You’ve made up your mind. OKRs, with their flexibility and customization, will be the perfect complement for your agile team. You’ve done your research and already have ideas for possible objectives and key results.
Creating OKRs is one thing, but implementing them, especially for the first time, can be a challenge.
So start small.
Why You Should Consider a Gradual OKR Rollout
One of the biggest traps people fall into during implementation is that they take on too much, too quickly. It’s easy to get overwhelmed.
Consider starting out small. While it may mean a longer implementation period, a pilot rollout will allow you to:
- Test out different options and methods
- Figure out what works (and what doesn’t)
- Spot blockers and discover solutions
- Build a playbook for the rest of the organization to follow
That way, when the time comes to roll out OKRs to the entire company, you’ll be more prepared and have a little extra help from the pilot team.
Here Are Five Simple Steps to Gradually Rollout OKRs
Step One: Create an OKR framework
As with any project, the key to success is having a solid framework. Start by asking yourself what you want to achieve during the pilot cycle, who will be involved, and how progress will be measured.
- Set a time frame for the pilot. Some companies adopt a six-week cycle and others prefer to set quarterly OKRs. For the pilot, you could try a 6-week cycle. If it feels too rushed, extend it next cycle.
- Decide on how you will track and grade your progress throughout the cycle. Many companies use a simple scale of 0.0 to 1.0, with 1.0 signaling that an objective has been fully achieved. Ensure that the entire team is aware of this scale and is using it to note their progress.
- Consider using an OKR management app or tool. Such tools build good practices and encourage cross-functional collaboration. If you already use a project management platform, look for compatible plugins – for example, Jira users can consider the OKR for Jira app.
Step Two: Pick your pilot team (and future OKR champions)
This team will be your allies for the pilot and, in the future, a group of OKR champions who can teach others. Depending on the size of your company, you’ll have a few options to pick from.
Here are some of the pros and cons:
|Leadership team||Department team||Project team|
|Pros||Can be the best champions of a new system||Creates a more realistic simulation of a company-wide OKR rollout||Provides a clearer view of OKR progress and efficiency|
|Cons||May not face the same roadblocks as a team with different levels of contributors||Can encourage silos; members may be less well positioned to teach other departments||Can be difficult to get a large group introduced to OKRs at the same time especially if timelines are tight|
If you feel like you need a little more hands-on help, consider bringing in OKR consultants as support. Consultants can coach the team on adopting and implementing OKRs, and will work with you to customize your goals.
Step Three: Get alignment
Now that you have a plan and picked your team, it’s time to bring them in. OKRs are a collective commitment and work best when the whole team is actively involved. If your pilot team does not include the senior management, this is a good time to invite them in.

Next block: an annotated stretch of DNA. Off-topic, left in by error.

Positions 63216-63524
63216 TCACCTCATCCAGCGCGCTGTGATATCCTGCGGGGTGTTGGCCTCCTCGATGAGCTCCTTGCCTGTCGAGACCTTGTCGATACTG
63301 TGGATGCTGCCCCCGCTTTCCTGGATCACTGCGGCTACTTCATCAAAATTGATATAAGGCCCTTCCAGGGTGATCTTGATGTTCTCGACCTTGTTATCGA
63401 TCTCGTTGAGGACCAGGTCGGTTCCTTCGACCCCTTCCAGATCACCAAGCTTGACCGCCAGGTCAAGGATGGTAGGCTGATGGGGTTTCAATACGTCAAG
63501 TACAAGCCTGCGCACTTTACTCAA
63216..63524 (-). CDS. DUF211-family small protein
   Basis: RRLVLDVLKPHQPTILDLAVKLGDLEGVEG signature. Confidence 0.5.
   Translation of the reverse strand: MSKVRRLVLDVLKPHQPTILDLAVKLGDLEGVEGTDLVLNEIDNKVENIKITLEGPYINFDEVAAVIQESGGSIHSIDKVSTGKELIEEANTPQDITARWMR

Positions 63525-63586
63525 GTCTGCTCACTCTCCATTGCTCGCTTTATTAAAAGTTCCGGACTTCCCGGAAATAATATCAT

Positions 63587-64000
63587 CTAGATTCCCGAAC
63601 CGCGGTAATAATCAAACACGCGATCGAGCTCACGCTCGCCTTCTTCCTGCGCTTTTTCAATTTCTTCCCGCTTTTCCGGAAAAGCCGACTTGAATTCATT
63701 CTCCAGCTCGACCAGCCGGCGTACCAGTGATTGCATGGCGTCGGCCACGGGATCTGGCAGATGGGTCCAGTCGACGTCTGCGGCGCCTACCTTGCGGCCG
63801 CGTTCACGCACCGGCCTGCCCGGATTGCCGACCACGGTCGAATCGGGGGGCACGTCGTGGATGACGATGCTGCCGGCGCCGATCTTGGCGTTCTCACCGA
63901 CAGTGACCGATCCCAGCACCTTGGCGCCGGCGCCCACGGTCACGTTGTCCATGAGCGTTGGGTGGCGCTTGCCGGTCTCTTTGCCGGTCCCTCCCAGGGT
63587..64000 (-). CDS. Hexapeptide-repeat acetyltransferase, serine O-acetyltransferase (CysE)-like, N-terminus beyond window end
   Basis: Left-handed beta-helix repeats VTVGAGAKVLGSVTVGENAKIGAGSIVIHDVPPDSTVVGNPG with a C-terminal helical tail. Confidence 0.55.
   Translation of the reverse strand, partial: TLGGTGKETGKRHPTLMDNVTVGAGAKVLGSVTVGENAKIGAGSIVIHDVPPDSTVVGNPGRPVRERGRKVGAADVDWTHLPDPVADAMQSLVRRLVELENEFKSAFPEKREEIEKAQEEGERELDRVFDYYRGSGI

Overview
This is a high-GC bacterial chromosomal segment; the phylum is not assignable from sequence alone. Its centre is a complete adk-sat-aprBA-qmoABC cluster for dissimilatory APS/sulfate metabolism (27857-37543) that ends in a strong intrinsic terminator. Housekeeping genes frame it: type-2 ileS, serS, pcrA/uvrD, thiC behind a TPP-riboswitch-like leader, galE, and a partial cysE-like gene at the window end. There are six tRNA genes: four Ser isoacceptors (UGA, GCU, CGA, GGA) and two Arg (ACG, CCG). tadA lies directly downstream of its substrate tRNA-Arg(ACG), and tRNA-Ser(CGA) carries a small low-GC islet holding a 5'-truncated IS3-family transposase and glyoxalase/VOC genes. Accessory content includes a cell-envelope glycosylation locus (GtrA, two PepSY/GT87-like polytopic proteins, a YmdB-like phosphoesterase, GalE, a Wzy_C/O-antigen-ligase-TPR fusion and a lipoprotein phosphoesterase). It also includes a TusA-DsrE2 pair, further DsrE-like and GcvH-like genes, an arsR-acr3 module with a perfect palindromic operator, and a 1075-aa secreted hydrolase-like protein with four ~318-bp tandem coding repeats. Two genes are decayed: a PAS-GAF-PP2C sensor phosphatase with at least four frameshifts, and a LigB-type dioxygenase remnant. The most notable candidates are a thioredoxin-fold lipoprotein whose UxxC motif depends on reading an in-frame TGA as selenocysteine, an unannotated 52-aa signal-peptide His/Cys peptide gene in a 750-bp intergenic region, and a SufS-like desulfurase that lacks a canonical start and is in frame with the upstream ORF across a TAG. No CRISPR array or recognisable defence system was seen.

Talk about the benefits of OKR, and how it will meet the team’s current needs, demands, and challenges. You can also show how other companies like Google and Amazon use OKRs.
Tip: Ask questions like:
- What does everyone think is our number one priority in the next few months?
- Are there any objectives that need to be prioritized?
- What blockers have caused under-performance in the past?
- How often is performance monitored?
Step Four: Pick your OKRs
Once the team understands why OKRs are necessary, present the proposed framework and open it up to discussion. Effective OKRs are bi-directional. While you or senior management may have ideas for strategic objectives, work with the team to set key results and tactical objectives.
Tip: Differentiate between outputs – tasks that need to be done – and outcomes – the results you want to see. Set outcomes but leave the how up to the team.
Aim for between one to three OKRs for the pilot. The pilot should be more about getting everyone familiar with a new system, rather than which objective is chosen. Ideally, you want everyone to finish the cycle encouraged and eager to start another. Once the team is accustomed to OKRs, you can increase to a max of five objectives with up to five key results each.
Step Five: Set regular review meetings
Don’t set and forget OKRs. Schedule regular, 15-to-30-minute review meetings during the cycle so everyone on the team is aware of their progress. Then you’ll be able to spot blockers and implement solutions quickly.
Generally, reviews should be held a day after the OKR updates are due as this allows everyone to come prepared with updates, issues, and questions. During the pilot project, consider meeting more regularly and hold a large wrap-up at the end of the cycle.
Tip: If you feel like the reviews could be more productive, here are some tips on how to make the most out of OKR review meetings.
Start Implementing OKRs Today
OKRs are one of the best tools in any manager’s kit. But they do require a careful rollout plan. Here’s a cheat sheet to get you started.
Remember: it’s a marathon, not a sprint. The key to a smooth OKR rollout isn’t to get everyone in the company churning out OKRs from Day 1; the goal is to build the best foundation for your team to succeed.
For more tips on how to set up OKRs, check out the Complete Guide to Implementing OKRs for Agile Teams.